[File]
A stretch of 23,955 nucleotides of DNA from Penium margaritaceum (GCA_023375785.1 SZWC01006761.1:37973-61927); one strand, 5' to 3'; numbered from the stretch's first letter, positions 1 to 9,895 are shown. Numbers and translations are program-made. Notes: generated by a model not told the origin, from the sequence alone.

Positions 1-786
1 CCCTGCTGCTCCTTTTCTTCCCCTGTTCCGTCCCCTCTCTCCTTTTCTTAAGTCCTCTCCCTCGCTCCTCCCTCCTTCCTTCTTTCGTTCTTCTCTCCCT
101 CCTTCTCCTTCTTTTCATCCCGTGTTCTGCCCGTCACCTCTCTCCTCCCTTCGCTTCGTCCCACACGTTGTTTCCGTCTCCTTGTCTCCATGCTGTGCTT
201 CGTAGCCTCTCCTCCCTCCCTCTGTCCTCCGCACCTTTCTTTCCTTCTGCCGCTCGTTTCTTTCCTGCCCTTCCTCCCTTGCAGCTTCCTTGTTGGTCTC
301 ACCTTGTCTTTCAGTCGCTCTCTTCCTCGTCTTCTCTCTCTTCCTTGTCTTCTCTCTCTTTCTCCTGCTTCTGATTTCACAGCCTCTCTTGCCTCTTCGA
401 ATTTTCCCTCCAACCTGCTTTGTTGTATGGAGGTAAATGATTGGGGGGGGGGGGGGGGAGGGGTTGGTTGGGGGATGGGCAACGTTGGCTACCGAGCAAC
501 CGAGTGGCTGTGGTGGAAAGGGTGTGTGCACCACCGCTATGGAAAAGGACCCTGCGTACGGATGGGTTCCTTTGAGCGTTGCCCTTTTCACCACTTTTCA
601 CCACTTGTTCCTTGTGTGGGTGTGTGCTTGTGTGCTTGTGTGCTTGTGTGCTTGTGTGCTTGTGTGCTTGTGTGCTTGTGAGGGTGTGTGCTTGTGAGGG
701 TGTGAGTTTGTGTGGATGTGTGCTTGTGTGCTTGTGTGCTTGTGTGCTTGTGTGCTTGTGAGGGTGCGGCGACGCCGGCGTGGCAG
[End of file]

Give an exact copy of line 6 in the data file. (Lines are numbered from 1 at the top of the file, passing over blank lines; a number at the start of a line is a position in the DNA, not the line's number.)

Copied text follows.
301 ACCTTGTCTTTCAGTCGCTCTCTTCCTCGTCTTCTCTCTCTTCCTTGTCTTCTCTCTCTTTCTCCTGCTTCTGATTTCACAGCCTCTCTTGCCTCTTCGA